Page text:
MPAI has classified the cases of watermarking use as follows:

  • Identification of actors (i.e., neural network owner, customer, and end-user).
  • Identification of the neural network model.
  • Detecting the modification of a neural network.

This classification is depicted in Figure 1 and concerns the use of watermarking technologies in neural networks and is independent of the intended use.

Figure 1 – Classification of neural network watermarking uses

MPAI has identified the need for a standard – code name MPAI-NNW – enabling users to measure the performance of the following component of a watermarking technology:

  • The ability of a watermark inserter to inject a payload without deteriorating the performance of the Neural Network.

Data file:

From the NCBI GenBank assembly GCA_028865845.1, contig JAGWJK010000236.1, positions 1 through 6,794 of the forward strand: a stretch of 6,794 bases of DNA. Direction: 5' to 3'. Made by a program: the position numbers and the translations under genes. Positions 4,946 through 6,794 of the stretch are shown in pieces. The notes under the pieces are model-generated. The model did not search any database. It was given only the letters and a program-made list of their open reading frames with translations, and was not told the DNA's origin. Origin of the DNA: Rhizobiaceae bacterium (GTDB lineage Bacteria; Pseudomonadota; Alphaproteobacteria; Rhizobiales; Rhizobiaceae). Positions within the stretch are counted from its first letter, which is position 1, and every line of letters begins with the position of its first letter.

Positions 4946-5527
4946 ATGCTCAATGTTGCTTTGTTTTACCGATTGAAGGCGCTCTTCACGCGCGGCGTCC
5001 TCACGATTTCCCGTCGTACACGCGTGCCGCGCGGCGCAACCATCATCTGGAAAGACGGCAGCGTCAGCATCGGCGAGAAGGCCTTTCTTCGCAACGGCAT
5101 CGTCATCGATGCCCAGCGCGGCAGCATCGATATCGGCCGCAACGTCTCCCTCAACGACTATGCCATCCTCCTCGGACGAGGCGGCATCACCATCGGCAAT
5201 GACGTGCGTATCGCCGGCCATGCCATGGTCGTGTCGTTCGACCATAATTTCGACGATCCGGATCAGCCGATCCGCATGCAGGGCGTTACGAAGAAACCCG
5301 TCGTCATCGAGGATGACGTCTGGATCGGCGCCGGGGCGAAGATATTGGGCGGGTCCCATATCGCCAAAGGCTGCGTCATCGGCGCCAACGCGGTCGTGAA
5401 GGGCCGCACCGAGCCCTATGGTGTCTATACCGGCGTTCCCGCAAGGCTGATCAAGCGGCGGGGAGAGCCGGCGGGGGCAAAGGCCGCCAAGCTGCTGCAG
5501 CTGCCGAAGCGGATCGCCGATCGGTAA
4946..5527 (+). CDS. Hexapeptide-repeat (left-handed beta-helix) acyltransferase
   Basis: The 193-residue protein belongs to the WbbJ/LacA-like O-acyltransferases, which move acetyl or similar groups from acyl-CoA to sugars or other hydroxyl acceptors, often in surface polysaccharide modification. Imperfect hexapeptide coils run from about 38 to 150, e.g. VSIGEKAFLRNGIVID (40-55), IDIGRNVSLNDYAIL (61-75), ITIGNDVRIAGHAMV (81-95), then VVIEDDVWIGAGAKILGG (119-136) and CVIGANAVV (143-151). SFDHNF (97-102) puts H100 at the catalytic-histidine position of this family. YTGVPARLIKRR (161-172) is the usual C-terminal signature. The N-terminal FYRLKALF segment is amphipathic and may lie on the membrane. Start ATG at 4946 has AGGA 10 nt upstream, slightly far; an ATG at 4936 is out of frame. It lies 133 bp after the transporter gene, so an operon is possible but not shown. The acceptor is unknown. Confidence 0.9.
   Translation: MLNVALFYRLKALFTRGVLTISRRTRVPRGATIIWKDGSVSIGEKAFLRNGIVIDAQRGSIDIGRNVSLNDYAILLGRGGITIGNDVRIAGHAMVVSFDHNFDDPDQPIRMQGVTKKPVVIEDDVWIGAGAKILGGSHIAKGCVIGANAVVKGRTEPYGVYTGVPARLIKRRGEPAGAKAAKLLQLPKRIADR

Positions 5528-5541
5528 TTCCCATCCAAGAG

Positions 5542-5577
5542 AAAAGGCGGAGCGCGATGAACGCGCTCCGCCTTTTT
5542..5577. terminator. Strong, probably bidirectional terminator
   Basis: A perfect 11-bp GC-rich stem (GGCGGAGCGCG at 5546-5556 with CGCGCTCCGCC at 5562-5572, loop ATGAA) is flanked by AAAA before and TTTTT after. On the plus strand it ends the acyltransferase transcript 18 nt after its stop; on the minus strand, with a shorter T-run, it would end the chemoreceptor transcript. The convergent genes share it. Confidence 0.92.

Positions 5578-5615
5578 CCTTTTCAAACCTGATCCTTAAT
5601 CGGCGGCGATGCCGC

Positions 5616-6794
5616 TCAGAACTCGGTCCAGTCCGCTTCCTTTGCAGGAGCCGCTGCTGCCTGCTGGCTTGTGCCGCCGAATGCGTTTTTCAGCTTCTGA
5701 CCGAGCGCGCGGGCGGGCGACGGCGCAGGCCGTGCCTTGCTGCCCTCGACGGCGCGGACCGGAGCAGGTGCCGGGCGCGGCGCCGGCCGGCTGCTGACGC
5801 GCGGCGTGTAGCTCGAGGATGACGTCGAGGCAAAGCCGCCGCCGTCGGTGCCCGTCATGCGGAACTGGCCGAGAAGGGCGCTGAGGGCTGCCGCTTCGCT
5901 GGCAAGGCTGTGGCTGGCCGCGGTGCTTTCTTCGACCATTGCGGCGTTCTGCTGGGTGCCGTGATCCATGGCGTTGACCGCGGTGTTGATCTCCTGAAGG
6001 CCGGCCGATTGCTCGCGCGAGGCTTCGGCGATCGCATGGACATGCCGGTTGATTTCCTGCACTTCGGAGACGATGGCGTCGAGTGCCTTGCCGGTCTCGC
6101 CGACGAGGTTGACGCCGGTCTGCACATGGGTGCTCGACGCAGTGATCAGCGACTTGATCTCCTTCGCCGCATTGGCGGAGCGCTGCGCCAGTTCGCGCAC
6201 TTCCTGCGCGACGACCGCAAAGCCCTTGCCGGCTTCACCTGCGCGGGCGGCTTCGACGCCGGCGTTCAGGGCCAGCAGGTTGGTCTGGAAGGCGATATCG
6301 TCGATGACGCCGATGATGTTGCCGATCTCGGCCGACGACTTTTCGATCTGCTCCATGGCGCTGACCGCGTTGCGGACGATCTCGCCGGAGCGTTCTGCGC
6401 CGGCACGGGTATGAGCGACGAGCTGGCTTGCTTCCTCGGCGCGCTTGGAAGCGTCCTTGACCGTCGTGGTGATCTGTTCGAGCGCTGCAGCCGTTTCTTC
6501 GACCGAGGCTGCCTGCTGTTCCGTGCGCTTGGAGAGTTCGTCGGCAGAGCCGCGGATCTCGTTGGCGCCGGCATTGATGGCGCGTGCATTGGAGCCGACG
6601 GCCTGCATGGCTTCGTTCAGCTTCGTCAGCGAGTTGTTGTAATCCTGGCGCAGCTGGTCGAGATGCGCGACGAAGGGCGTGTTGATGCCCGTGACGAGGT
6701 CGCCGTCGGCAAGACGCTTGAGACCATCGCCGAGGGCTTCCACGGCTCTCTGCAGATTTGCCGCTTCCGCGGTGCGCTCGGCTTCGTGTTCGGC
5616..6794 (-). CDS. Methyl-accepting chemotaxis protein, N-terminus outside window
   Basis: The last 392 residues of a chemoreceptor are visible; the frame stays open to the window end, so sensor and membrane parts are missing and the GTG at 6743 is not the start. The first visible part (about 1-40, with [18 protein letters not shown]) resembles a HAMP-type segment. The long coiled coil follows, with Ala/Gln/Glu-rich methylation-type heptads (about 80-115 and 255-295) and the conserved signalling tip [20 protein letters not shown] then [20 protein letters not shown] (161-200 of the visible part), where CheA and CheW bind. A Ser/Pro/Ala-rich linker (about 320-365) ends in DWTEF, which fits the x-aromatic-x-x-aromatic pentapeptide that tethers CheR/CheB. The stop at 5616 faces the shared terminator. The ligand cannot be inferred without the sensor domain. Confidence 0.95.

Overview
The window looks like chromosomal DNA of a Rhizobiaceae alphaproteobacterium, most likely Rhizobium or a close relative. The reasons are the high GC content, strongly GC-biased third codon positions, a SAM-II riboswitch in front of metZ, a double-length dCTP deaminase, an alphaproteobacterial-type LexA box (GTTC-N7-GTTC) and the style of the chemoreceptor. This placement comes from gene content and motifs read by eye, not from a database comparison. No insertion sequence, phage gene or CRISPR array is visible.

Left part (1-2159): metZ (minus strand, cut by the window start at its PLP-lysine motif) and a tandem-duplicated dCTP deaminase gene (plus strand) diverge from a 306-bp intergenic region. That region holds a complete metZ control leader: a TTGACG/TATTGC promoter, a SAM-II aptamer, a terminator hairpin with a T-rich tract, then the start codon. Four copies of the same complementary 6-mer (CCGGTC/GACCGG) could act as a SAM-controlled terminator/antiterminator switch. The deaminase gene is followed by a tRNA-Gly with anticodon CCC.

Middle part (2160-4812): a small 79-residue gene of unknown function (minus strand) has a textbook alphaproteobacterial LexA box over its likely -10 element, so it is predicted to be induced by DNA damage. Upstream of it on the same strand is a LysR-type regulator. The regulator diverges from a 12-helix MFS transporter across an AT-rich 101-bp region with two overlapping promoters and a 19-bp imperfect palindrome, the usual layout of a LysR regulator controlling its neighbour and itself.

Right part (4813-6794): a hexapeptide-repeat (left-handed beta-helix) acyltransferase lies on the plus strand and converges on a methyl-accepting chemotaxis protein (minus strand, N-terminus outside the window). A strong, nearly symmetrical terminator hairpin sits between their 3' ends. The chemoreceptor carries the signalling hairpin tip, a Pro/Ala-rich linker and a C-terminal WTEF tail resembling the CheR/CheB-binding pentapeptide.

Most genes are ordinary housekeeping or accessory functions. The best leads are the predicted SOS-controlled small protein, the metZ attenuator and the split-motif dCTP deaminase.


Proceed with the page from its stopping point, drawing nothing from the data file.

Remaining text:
• The ability of a watermark detector to ascertain the presence and of a watermark decoder to retrieve the payload of the inserted watermark when applied to:
    • A modified watermarked network (e.g., by transfer learning or pruning).
    • An inference of the modified model.
  • The computational cost (e.g., execution time) of a watermark inserter to inject a payload, a watermark detector/decoder to detect/decode a payload from a watermarked model or from any of its inferences.

Figure 2 depicts the three watermarking components covered by MPAI-NNW.

Figure 2 – The three areas to be covered by MPAI-NNW

MPAI has issued a Call to acquire the technologies for use in the standard. The list below is a subset of the requests contained in the call:

  • Use cases
    • Comments on use cases.